Kevin Kelly has a manifesto, â€œScan This Book,â€ in the New York Times Magazine. He suggests readers are about to enter paradise as books are digitized. Not only will the third world have access to the world’s greatest libraries (terrific; can we have reliable electricity with that?) but by swimming in a liquid sea of book soup everything written will be reinscribed, shared, modified in creative new ways, uncovered, linked, reborn. “In the clash between the conventions of the book, and the protocols of the screen, the screen will prevail.”
There is always in these utopian dreams the assumption that books within covers are separate and unsearchable and readers who read printed books have never shared their experiences, as if sharing and blending can only happen if the texts are digital. Libraries don’t lock books up; they put them together so they can be discovered. And readers have always shuffled, even when what they’re shuffling is on paper pages. Will discovery be easier with an electronic search engine? Certainly – if you’re looking for something specific. But a small library is sometimes better for discovery than a huge one. It’s just a different kind of discovery.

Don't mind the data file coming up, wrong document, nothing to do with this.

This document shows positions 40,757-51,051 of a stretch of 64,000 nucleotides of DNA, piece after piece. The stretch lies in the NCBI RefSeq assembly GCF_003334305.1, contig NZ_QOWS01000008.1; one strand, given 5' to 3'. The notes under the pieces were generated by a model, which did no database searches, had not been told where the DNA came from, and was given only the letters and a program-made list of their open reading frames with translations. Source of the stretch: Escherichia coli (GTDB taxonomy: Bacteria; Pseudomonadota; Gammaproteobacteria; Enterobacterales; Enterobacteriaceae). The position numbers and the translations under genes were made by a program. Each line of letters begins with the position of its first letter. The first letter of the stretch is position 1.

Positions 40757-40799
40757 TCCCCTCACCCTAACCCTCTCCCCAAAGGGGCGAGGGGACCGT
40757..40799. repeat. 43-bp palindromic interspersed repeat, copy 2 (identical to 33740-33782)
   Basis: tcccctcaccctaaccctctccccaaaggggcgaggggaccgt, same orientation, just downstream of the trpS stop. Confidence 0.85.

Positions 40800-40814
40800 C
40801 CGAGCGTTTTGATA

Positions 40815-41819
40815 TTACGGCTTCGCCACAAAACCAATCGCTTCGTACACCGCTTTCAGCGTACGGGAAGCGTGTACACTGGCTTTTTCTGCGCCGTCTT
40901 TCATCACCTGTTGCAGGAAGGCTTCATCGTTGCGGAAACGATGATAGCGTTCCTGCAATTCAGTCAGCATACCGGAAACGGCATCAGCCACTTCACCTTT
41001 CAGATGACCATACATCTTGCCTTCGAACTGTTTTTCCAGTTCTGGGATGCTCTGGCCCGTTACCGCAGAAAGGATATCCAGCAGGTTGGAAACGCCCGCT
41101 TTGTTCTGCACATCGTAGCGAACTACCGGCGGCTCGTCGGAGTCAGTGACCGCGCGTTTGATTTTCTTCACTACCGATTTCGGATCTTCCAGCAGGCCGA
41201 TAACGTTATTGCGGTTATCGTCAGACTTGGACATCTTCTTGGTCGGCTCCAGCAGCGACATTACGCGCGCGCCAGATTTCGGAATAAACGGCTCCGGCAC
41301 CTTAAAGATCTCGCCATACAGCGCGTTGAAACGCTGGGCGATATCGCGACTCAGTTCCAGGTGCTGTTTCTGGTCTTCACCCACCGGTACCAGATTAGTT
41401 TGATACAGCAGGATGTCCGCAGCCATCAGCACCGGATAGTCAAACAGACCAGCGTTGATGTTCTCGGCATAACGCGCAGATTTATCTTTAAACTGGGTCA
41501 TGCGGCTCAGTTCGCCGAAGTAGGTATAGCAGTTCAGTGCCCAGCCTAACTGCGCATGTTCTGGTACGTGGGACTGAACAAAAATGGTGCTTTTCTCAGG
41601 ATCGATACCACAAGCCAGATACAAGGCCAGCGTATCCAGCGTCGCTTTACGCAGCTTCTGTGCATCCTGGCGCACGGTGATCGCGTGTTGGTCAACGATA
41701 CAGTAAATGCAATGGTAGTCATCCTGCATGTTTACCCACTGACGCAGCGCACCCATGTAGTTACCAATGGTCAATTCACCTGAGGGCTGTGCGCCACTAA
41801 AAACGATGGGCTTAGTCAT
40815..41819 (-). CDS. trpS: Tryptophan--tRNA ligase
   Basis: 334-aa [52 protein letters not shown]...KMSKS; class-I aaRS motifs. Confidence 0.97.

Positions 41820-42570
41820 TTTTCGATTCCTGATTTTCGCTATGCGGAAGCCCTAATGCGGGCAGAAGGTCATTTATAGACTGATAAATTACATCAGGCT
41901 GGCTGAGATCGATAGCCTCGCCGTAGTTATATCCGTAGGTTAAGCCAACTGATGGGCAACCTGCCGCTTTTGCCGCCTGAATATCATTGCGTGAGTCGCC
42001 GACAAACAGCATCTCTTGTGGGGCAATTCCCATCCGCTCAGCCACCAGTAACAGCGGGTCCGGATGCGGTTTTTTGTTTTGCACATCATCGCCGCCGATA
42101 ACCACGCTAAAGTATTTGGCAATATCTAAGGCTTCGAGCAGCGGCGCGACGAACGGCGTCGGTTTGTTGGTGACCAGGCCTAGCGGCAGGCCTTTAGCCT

Digitizing books does highlight the problem of using “copy” as a key concept of law in a digital age. But being able to search the content of books online won’t fundamentally change the way we read or write. We already tag, shuffle, share, and reinscribe. The only real change in how we do this will come if publishers react to the “threat” of access (or the opportunity of licensing access) by moving to a pay-per-view model. Or if the invitation to modify texts means erasing the embarrassing bits of history.
The “revolutionary” affordances that Kelly describes of the digital library are true of the traditional library. Let’s hope we don’t lose them as publishers overreact to manifestos like these – or as people in power try to rewrite the record or sell it to the highest bidder. As Linda Kerber, President of the American Historical Association, points out in a frightening essay in the Chron, this utopian dream has a dark side. If we’re not vigilant, we could lose our national memory.